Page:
Bible - General Questions

In What Sense Is God 'The Savior of All Men'?

By Dr. Paul M. Elliott
First Timothy 4:10 does not teach universal salvation. In what sense, then, is God "the Savior of all men"?

From the TeachingtheWord Bible Knowledgebase

Part two of a series. Read part one.

First Timothy 4:10 does not teach universal salvation. In what sense, then, is God "the Savior of all men"? The answer is to be found in the language and context of the passage.

In our last article we discussed a new form of the heresy called "Christian universalism" or "universal reconciliation" that is called the "Concordant Scripture" movement. This new mutation of universalist heresy mingles Hyperdispensationalism and the Roman Catholic doctrine of purgatory. This incredible but growing heresy teaches that those who do not receive Christ by the work of the Holy Spirit during this life will be brought to "saving faith" by coercive torment after death.

One of the key verses cited by promoters of this heresy is First Timothy 4:10:

For to this end we both labor and suffer reproach, because we trust in the living God, who is the Savior of all men, especially of those who believe.

What is the true meaning of this verse? We must begin with this: Scripture is clear that there are no contradictions, no paradoxes, with God. He does not teach the narrow way in one place but in another say that all men will be saved. It was Jesus himself who warned,

Enter by the narrow gate; for wide is the gate and broad is the way that leads to destruction, and there are many who go in by it. Because narrow is the gate and difficult [Greek tethlimmene, confined] is the way which leads to life, and there are few who find it. (Matthew 7:13-14)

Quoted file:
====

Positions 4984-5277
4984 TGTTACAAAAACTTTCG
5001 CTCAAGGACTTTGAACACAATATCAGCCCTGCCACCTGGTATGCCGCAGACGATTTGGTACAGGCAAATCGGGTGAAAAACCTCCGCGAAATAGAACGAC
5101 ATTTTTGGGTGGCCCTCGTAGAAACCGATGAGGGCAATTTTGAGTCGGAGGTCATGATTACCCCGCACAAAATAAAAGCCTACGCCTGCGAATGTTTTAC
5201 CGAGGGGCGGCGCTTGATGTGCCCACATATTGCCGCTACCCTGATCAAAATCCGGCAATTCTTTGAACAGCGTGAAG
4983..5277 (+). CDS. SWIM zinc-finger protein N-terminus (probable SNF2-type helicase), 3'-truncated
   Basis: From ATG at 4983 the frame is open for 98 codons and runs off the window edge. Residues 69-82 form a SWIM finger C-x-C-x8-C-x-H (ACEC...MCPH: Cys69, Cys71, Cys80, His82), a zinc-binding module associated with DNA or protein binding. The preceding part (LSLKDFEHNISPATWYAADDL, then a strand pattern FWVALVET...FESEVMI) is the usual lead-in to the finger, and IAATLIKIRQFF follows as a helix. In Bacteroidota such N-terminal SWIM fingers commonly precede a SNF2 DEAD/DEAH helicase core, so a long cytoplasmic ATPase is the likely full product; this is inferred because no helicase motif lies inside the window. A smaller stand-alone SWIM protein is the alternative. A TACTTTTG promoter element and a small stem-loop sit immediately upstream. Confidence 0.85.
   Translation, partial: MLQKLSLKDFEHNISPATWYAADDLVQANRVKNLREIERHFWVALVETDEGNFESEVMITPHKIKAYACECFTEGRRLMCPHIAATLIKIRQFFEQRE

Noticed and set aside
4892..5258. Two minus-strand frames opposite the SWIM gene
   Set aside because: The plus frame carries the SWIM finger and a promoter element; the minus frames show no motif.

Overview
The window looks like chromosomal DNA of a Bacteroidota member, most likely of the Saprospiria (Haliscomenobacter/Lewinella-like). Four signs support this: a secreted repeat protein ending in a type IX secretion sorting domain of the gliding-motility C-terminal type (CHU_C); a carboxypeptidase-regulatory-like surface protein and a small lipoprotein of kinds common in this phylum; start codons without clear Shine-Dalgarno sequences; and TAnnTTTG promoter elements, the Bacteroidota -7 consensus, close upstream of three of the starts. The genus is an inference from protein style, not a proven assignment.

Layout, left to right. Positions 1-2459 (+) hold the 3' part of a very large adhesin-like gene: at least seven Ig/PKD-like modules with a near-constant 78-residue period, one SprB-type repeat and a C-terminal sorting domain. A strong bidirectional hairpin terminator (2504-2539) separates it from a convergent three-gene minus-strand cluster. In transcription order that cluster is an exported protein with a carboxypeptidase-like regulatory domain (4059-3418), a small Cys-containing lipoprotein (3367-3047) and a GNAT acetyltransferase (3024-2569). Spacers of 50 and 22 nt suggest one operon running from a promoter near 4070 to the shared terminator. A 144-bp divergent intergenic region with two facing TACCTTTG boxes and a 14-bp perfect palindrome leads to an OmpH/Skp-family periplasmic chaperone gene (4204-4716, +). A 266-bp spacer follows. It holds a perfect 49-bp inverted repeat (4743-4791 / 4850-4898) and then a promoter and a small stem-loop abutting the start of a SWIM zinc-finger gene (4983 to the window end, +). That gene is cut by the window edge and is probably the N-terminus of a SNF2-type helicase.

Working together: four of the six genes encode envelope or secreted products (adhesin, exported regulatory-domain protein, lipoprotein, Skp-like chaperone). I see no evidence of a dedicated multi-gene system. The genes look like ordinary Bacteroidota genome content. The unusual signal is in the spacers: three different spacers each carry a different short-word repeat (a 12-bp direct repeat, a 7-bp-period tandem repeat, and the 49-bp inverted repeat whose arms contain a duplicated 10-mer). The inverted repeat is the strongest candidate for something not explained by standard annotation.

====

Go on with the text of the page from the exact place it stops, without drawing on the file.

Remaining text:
Strive to enter through the narrow gate, for many, I say to you, will seek to enter and will not be able. When once the Master of the house has risen up and shut the door, and you begin to stand outside and knock at the door, saying, 'Lord, Lord, open for us,' and He will answer and say to you, 'I do not know you, where you are from,' then you will begin to say, 'We ate and drank in Your presence, and You taught in our streets.' But He will say, 'I tell you I do not know you, where you are from. Depart from Me, all you workers of iniquity.' There will be weeping and gnashing of teeth, when you see Abraham and Isaac and Jacob and all the prophets in the kingdom of God, and yourselves thrust out. They will come from the east and the west, from the north and the south, and sit down in the kingdom of God. And indeed there are last who will be first, and there are first who will be last. (Luke 13:24-30)

In what the sense, then, is God "is the Savior of all men"? The answer is to be found in the language and context of the passage.

Reclaiming A Misappropriated Title

The word translated "Savior" in First Timothy 4:10 is soter. It is the same word that is used everywhere else in the New Testament, in passages that teach salvation from eternal death through Christ alone. However, the phrase "Savior of all men" is unique to 1 Timothy 4:10. Paul by divine inspiration uses it for a very specific reason.

In his epistles, the Apostle Paul often used terms and titles that had been hijacked by the pagans of the Roman Empire, in order to drive home the message of Christian truth to readers who had once been pagans. We find this, for example, in Colossians, where Paul reclaims terms such as gnosis (knowledge) that had been given counterfeit meanings by pagan philosophers.